How to Take the Perfect Nap, According to Cognitive Scientist Sara Mednick

Nap­ping is seri­ous busi­ness, despite the fact that when some of us think of naps, we think about preschool. We’ve been taught to think of naps as some­thing to out­grow. Yet as we age into adult­hood, so many of us find it hard to get enough sleep. Mil­lions cur­rent­ly suf­fer from sleep depri­va­tion, whose effects range from mem­o­ry loss to, well… death, if we cred­it the dire warn­ings of neu­ro­sci­en­tist Matthew Walk­er. “Sleep,” Walk­er says, “is a non-nego­tiable bio­log­i­cal neces­si­ty.”

In light of the lat­est research, nap­ping begins to seem more like urgent pre­ven­tive care than an indul­gence. In fact, sleep expert Sara Med­nick says, naps are a “mir­a­cle drug” that “increas­es alert­ness, boosts cre­ativ­i­ty, reduces stress, improves per­cep­tion, sta­mi­na, motor skills, and accu­ra­cy, enhances your sex life,” helps you lose weight, feel hap­pi­er, and so on, all with­out “dan­ger­ous side effects” and with a cost of noth­ing but time.

If this sounds like hype, con­sid­er the qual­i­ty of the source – Dr. Sara Med­nick, a pro­fes­sor of Cog­ni­tive Sci­ence at the Uni­ver­si­ty of Cal­i­for­nia, Irvine (UCI) and a fel­low at the Cen­ter for the Neu­ro­bi­ol­o­gy of Learn­ing and Mem­o­ry. Med­nick runs a “sev­en-bed­room sleep lab at UCI,” notes her site, that works “lit­er­al­ly around-the-clock to dis­cov­er meth­ods for boost­ing cog­ni­tion through a range of dif­fer­ent inter­ven­tions, includ­ing nap­ping.”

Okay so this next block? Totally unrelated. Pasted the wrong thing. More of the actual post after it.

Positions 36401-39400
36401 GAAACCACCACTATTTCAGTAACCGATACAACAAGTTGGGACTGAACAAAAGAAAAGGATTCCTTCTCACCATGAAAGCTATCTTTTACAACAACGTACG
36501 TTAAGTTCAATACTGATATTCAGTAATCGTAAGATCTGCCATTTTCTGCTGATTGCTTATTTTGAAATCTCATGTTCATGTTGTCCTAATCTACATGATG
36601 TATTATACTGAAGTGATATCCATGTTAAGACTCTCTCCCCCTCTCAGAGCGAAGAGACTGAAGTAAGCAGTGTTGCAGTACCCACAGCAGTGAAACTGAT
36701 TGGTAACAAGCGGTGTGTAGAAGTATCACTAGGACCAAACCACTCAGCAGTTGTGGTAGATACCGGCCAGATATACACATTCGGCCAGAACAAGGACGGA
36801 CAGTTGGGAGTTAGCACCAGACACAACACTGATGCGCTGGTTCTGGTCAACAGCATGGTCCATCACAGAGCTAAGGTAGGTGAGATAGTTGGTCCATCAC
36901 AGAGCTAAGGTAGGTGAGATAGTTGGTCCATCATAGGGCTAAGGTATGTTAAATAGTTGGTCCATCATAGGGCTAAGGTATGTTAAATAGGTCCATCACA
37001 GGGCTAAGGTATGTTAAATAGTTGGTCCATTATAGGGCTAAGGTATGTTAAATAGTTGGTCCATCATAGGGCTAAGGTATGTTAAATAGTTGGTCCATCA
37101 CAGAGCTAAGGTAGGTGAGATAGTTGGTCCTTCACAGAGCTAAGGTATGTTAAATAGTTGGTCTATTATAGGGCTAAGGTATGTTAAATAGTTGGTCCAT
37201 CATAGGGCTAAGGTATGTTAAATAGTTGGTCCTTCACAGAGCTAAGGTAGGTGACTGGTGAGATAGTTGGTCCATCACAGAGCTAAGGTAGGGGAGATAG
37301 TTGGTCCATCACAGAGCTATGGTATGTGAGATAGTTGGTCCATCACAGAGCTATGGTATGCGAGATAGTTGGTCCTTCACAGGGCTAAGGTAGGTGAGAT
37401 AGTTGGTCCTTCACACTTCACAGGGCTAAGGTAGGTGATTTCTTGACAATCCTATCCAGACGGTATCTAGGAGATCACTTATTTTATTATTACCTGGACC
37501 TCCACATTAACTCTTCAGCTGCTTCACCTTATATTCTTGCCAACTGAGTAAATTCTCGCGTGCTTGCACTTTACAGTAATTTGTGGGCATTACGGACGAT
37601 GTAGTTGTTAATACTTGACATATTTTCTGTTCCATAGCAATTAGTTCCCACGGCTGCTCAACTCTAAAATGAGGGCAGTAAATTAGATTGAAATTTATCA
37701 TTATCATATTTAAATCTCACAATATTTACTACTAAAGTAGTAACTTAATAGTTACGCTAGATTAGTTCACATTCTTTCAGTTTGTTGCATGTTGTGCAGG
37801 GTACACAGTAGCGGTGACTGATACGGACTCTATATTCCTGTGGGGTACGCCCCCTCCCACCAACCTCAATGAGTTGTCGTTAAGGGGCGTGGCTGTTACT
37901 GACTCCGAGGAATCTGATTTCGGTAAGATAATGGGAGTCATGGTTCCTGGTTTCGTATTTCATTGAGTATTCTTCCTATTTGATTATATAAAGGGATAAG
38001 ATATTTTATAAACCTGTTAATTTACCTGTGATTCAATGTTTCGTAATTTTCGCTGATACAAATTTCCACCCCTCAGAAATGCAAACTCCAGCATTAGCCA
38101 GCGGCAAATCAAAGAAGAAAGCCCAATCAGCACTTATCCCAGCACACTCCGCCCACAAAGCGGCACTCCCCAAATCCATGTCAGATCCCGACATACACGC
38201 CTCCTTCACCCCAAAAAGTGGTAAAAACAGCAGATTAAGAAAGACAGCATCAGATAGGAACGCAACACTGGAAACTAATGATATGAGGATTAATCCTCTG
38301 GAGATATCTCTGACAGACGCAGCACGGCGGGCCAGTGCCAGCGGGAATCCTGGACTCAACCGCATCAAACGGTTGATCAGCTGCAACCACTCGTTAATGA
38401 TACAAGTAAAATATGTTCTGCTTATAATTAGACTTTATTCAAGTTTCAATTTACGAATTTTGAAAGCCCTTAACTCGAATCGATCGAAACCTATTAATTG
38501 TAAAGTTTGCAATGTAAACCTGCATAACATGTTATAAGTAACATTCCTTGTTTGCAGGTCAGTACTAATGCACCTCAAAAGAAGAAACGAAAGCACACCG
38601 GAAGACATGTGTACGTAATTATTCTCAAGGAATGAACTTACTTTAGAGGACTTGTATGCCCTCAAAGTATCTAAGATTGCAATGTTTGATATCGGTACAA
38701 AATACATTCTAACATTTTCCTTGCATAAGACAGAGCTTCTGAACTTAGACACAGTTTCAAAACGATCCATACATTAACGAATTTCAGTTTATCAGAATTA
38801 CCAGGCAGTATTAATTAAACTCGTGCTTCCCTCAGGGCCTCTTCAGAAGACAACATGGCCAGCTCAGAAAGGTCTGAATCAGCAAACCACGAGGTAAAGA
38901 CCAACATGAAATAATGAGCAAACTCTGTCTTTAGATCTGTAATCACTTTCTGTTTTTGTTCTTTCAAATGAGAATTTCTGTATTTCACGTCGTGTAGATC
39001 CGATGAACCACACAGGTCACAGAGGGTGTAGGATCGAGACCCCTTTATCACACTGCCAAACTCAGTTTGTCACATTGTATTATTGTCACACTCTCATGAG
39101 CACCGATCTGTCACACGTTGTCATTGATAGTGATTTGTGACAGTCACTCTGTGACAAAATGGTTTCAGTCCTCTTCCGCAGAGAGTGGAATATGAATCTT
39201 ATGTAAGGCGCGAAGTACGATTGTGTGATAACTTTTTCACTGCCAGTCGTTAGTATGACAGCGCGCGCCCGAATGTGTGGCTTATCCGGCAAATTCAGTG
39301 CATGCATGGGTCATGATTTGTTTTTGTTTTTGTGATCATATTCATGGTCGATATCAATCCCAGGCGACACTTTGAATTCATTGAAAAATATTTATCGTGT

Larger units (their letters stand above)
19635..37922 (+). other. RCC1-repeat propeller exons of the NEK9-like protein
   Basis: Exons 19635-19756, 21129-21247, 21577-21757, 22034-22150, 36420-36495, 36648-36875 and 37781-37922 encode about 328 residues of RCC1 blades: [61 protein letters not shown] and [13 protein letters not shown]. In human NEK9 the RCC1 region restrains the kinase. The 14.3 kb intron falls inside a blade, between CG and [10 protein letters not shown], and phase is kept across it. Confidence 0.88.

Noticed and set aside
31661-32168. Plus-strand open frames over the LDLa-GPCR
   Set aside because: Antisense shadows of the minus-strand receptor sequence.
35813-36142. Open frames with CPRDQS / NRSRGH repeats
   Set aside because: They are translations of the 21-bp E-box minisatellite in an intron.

Maybe you’re sold on the ben­e­fits and sim­ple plea­sures of a nap — but maybe it’s been a few years since you’ve sched­uled one. How long, exact­ly, should a grown-up nap last? The ani­mat­ed TED-Ed les­son above, script­ed by Med­nick, answers that ques­tion with a short course on sleep cycles: how we move through dif­fer­ent stages as we snore, reach­ing the deep­est sleep at stage 3 and con­clud­ing a cycle with R.E.M. The length of the nap we take can depend on the kinds of tasks we need to per­form, and whether we need to wake up quick­ly and get on to oth­er things.

Med­nick expands sub­stan­tial­ly on her evi­dence-based advo­ca­cy for naps in her book Take a Nap! Change Your Life. (See her dis­cuss her research on sleep and mem­o­ry in the short video just above.) In the book’s intro­duc­tion, she tells the sto­ry of her “jour­ney from skep­tic to nap advo­cate.” Here, she uses uses a dif­fer­ent metaphor. Naps, she says, are a “secret weapon” — one she reached for just min­utes before she stood up at the Salk Insti­tute to present research on naps. “I nev­er imag­ined,” she writes of her jour­ney into nap­ping, “that a healthy solu­tion to fac­ing life’s mul­ti­ple chal­lenges could be as sim­ple and attain­able as a short nap.” Giv­en how much sleep we’re all los­ing late­ly, maybe it’s not so sur­pris­ing after all.

Relat­ed Con­tent: 

Sleep or Die: Neu­ro­sci­en­tist Matthew Walk­er Explains How Sleep Can Restore or Imper­il Our Health

What Hap­pens To Your Body & Brain If You Don’t Get Sleep? Neu­ro­sci­en­tist Matthew Walk­er Explains

Dr. Weil’s 60-Sec­ond Tech­nique for Falling Asleep

Josh Jones is a writer and musi­cian based in Durham, NC. Fol­low him at @jdmagness

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